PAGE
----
This article includes discussion of late-life migrainous accompaniments, late-life acephalgic migraine, late-life migrainous equivalents, transient migraine accompaniments, and transient migraine equivalents. The foregoing terms may include synonyms, similar disorders, variations in usage, and abbreviations.
Historical note and terminology
Late-life migrainous accompaniments, a topic of historical interest, is a clinical concept that is still important to modern-day neurologic diagnosticians and students of migraine. Miller Fisher published his 2 seminal articles on late-life migrainous accompaniments in 1980 and 1986. In his combined case series of 205 patients, Fisher was attempting to differentiate late-life migrainous accompaniments from the symptoms and signs of transient ischemic attacks (Fisher 1980; Fisher 1986).
In his first series, Fisher reported 120 patients with neurologic accompaniments of migraine classified according to the following symptoms: visual accompaniments (excluding patients who had only ordinary scintillating scotoma) (25); visual symptoms and paresthesias (18); visual symptoms and speech disturbances (7); visual and brainstem symptoms (14); visual symptoms, paresthesias, and speech disturbances (7); visual symptoms, paresthesias, speech disturbances, and paresis (25); recurrence of old stroke deficit (9); and miscellaneous symptoms (8). Diagnosis was facilitated when 2 or more similar episodes occurred or migraine-like scintillations were present (Fisher 1980). Headache occurred in 50% of the patients.
In the second series, Fisher reported 85 cases that were similarly categorized: visual symptoms (21); visual symptoms and paresthesias (6); visual symptoms and speech disturbances (2); visual symptoms, paresthesias, and speech disturbances (3); visual symptoms, paresthesias, speech disturbances, and weakness (20); visual and brainstem symptoms (3); and no visual symptoms (32) (Fisher 1986). These patients ranged in age from 40 to 73 years. Forty percent had some headache associated with the neurologic symptoms, with 65% having a history of recurrent headache. Fisher was particularly interested in patients who had migrainous accompaniments and normal cerebral angiograms. Headache was present in 40% of cases in this series.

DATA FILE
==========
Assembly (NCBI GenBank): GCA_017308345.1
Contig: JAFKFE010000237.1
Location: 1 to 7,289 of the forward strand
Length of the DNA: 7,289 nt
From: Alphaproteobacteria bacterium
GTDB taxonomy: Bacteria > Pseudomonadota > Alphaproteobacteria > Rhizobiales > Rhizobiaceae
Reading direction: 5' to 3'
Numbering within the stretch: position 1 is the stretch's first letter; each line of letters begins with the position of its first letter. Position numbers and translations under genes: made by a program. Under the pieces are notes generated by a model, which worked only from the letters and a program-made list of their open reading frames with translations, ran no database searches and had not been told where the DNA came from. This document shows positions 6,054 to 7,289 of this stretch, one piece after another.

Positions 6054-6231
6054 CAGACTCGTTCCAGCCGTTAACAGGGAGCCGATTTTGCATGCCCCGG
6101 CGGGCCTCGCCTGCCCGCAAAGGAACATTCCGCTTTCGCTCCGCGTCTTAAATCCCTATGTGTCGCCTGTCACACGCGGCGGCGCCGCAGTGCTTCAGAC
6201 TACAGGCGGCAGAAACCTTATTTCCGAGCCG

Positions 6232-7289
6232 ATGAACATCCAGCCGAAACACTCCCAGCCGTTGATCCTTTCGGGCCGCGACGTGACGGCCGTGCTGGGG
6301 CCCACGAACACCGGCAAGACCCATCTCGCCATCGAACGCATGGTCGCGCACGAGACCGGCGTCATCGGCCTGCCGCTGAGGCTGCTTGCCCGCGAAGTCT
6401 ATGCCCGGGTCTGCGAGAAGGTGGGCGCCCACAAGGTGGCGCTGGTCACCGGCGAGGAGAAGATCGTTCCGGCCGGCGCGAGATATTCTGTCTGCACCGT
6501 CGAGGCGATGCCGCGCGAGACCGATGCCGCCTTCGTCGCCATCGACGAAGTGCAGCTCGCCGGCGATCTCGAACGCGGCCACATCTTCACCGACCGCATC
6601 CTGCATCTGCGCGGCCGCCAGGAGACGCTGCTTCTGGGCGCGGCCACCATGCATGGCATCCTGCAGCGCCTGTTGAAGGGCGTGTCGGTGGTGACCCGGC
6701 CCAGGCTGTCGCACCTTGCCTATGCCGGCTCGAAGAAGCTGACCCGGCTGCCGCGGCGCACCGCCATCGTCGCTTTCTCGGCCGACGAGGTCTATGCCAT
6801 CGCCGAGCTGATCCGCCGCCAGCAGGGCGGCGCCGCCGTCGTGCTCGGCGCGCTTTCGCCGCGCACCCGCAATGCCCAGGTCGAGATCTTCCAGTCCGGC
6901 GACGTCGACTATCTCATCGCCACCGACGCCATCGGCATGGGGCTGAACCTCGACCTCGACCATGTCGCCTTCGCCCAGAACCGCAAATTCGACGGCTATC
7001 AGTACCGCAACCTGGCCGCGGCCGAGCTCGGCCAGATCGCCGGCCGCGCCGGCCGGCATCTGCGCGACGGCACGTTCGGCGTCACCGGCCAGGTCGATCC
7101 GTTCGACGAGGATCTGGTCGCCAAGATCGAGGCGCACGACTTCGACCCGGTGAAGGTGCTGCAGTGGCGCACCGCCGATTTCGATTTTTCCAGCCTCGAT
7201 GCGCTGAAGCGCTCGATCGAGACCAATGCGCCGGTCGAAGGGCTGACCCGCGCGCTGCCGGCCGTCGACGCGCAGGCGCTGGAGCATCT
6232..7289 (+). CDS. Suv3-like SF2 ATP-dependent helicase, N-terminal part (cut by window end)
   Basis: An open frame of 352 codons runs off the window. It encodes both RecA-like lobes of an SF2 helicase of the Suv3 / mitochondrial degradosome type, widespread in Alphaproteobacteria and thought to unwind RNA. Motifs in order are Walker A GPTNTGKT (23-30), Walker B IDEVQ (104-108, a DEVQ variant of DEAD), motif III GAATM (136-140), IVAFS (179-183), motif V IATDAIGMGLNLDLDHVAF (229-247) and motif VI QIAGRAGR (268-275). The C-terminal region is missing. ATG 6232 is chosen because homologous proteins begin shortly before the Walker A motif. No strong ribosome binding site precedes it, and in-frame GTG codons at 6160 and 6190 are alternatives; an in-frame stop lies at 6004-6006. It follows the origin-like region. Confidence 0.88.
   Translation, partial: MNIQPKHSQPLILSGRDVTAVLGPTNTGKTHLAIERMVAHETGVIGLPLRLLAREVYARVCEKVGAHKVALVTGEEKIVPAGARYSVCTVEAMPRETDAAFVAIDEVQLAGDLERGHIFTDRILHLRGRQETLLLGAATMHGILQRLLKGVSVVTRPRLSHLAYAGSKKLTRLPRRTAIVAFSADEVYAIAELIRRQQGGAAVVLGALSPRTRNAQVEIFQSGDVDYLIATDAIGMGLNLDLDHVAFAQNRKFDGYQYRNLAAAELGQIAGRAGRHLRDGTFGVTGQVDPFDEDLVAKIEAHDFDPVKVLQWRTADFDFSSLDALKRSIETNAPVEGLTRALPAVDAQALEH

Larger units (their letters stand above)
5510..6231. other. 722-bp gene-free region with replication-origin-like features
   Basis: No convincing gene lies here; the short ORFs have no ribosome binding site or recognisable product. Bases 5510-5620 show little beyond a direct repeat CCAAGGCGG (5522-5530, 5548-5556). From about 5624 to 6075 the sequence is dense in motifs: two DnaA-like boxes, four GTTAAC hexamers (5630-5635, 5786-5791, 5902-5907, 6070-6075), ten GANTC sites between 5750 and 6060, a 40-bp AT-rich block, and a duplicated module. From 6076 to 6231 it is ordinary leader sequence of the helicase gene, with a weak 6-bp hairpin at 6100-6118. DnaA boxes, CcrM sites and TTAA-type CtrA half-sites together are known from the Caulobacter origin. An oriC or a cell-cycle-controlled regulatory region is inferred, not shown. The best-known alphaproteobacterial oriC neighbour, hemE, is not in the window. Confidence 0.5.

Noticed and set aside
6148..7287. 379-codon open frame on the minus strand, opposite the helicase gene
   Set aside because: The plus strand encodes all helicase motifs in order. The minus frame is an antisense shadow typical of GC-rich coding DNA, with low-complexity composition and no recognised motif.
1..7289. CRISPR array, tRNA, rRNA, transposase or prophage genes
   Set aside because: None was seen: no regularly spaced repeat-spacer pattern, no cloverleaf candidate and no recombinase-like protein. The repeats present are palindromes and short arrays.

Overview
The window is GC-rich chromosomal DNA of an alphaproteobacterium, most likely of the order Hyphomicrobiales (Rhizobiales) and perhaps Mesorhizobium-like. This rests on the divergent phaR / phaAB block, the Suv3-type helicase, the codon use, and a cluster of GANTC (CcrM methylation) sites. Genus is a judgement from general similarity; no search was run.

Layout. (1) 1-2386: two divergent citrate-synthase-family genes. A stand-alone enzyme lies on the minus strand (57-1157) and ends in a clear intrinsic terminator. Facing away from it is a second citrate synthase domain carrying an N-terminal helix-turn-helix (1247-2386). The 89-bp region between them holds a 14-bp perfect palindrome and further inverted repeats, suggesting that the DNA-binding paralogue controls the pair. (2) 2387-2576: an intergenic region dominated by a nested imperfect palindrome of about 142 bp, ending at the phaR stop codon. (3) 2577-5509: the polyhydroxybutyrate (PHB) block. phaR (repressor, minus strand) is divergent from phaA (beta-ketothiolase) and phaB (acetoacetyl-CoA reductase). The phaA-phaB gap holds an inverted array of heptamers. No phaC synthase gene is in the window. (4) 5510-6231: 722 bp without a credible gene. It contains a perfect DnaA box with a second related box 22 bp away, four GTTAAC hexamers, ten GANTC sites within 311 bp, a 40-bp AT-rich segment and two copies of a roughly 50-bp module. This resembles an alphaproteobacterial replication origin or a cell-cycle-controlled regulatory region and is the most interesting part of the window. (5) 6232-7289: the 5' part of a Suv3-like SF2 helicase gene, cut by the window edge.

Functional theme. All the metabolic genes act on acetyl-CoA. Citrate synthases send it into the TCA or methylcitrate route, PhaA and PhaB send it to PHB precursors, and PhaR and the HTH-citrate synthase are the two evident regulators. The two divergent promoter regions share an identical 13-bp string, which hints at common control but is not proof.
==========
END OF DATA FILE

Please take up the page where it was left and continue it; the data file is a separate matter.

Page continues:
In both of Fisher's studies, many patients had headache; thus, all were not totally acephalgic (only aura). The essence of his original communication was to explain why patients in the stroke-age bracket (older than 40 years) occasionally have unexplained transient ischemic attacks in association with normal cerebral angiograms. He believed that these patients probably had migraine aura; those with headache were more typical migraine. Fisher was not the only one to note the phenomenon of aura symptoms without headache. Whitty reported that in middle-age, migraine auras could occur alone, without a headache; this was more common in people who had had typical migraine in the past (Whitty 1967).
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